For those who don’t know, Ted Dekker is a Christian author whose focus is on twisting your perceptions. His series of novels have thrilled and excited and horrified readers ever since he started writing, and his ability to completely leave any trace of Christianity out of his writing and yet still get his point across is fascinating.

Frank Peretti is a more established Christian author who’s been published longer than Dekker. Peretti’s specialty is writing spiritually charged novels that use a lot of metaphor and even allegory in order to serve his message. His books are fascinating in ways that make you think and wonder about the world around you.

Together, the two are the perfect authors for this book.

House is the story of two couples, brought together by a killer in the middle of the night. Both have been run off the road in the middle of nowhere on their way home, and they somehow wind up outside of a house-turned-inn. With no cell phone service and no other means of leaving due to slashed tires, both couples find their way into the quaint home where they are greeted by the family that runs the inn.

Meet Jack and Stephanie Singleton, a married couple whose relationship is on the rocks, especially after Stephanie took her wedding band off last month. Jack, of course, was devastated by the loss of intimacy and love that they shared, and Stephanie’s fear drives her moves now.

Alone in the Alabama hotel, the two meet Randy and Leslie, a couple who call themselves “long time associates” but are much closer than mere work partners. Randy and Leslie have also found themselves without tires on the gravel backroad and are looking for the owners of the inn.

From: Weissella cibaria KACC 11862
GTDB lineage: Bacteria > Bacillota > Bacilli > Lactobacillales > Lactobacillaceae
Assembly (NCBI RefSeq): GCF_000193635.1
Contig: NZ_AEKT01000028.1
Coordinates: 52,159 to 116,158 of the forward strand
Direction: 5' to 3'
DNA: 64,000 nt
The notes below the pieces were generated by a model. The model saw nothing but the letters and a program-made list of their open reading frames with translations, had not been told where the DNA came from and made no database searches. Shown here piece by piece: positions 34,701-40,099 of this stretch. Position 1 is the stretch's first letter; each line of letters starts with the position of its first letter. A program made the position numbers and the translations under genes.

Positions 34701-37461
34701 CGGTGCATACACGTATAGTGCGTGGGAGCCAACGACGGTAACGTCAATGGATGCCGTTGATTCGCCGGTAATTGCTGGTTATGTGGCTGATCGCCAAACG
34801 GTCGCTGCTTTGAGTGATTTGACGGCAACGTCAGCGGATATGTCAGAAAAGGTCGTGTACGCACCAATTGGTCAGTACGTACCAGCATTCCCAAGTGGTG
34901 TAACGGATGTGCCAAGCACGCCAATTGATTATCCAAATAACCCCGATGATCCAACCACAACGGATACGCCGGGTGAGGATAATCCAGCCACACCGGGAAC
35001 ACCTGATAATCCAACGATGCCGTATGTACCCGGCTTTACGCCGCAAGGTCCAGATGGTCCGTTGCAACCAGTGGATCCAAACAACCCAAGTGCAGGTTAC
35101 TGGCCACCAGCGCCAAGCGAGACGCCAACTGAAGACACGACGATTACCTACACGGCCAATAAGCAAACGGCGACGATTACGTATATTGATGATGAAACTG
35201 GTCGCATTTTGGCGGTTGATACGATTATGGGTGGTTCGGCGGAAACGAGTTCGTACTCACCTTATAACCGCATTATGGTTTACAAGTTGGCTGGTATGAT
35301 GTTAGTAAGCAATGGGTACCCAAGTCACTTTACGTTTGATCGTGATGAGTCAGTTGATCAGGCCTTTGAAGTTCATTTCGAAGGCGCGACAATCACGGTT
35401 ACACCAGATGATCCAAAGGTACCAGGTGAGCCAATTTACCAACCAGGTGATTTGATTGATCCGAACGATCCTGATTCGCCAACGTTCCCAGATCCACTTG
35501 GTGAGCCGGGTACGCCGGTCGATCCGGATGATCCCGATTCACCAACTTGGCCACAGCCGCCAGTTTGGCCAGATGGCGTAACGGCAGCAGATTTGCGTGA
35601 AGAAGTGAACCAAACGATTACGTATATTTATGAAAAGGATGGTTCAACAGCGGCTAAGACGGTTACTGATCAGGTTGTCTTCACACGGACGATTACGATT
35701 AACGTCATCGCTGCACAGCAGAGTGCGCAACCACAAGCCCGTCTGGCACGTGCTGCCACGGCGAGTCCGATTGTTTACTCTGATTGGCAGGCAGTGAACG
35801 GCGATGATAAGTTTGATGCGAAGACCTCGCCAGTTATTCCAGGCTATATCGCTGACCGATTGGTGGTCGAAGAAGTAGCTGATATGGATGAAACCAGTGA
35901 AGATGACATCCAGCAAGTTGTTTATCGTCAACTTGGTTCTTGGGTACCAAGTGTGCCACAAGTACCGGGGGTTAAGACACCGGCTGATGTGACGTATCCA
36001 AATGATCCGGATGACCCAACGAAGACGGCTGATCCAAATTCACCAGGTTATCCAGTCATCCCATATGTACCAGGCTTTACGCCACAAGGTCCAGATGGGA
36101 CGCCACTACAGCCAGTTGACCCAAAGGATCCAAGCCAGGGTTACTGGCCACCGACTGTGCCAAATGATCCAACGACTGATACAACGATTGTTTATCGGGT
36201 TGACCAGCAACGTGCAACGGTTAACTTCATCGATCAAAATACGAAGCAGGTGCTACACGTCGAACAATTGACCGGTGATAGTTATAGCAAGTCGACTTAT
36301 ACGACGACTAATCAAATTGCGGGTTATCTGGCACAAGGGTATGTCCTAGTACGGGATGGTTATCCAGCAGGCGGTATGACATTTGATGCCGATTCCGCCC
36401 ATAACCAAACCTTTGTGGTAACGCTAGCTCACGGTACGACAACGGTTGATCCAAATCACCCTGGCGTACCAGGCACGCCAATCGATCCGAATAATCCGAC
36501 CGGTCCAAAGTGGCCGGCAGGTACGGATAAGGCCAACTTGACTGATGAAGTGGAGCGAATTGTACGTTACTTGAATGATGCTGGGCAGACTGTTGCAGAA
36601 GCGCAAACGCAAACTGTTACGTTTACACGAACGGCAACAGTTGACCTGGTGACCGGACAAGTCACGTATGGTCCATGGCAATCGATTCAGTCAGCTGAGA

When the odd, inbred family finally appears, the chess pieces are all in place for a killer’s deadly game. Betty, the wife and hostess, shows a hostility towards her guests that’s almost palpable as she tells them how stupid they are for coming when the murderer known as the Tin Man is on the loose.

Starting with a power failure and escalating to threats via bricks tossed down the chimney, boards nailed against all possible exits, and a truck rammed through the front door, the foursome finds themselves the pawns in this game. And there are only three rules to the Tin Man’s game:

“Welcome to my house.

House rules:

1. God came to my house, and I killed him.

2. I will kill anyone who comes to my house as I killed God.

3. Give me one dead body, and I might let rule two slide.

Game over at dawn.”

Thus begins Tin Man’s game. Driven by fear and adrenaline, the two couples band together in a fight for their lives as they discover their hosts’ secrets. But their mistake, the one that could potentially lead to their deaths, is going into the basement.

Once all four of them have entered the basement, Tin Man seals them inside, keeping them trapped in a maze unlike any they’ve experienced before. Changing rooms, shifting shadows, circus mirrors that don’t reflect human reflections all lead them down the road to insanity as Jack, Stephanie, Randy, and Leslie while away the hours until dawn.

But this house isn’t normal by any stretch of the word, and its owners are just as dangerous as the Tin Man. When Jack discovers a young girl hiding in the basements named Susan, her appearance seems suspicious: just how did she get down there in the first place? And why does she insist that Jack isn’t really hearing her?

The book follows the game, pacing each chapter by the time of the night. As the couples weather attacking inbreds, they try to figure out just what supernatural forces are taking part in their captivity. But the game ends at dawn no matter what, and for them to survive, someone must die.

It’s an adrenaline-laced adventure for the two couples as they try to survive long enough to get back up to ground level. But once they do, more mysteries and a killer awaits them. And the ending is shocking enough that you probably won’t be expecting it.

It’s one of my favorite books because the psychological thriller has a fabulous plot, well-developed characters, and a powerful, underlying message. It left me on the edge of my seat and kept me reading late in the night as I was too afraid to turn off the lights without knowing how the book would conclude.

In short, I’d argue that this book is just as intriguing, fascinating, and alluring as any on the shelves produced in the general market. The timing is perfect, and the turns of phrase are fabulous.

So, there you have it, one of my favorite things. I’ve read this book through twice and picked through it at random intervals to remember the plot. It’s definitely a book I’ll be keeping on my bookshelves for years to come.

Thoughts? Comments? Questions? Let me know!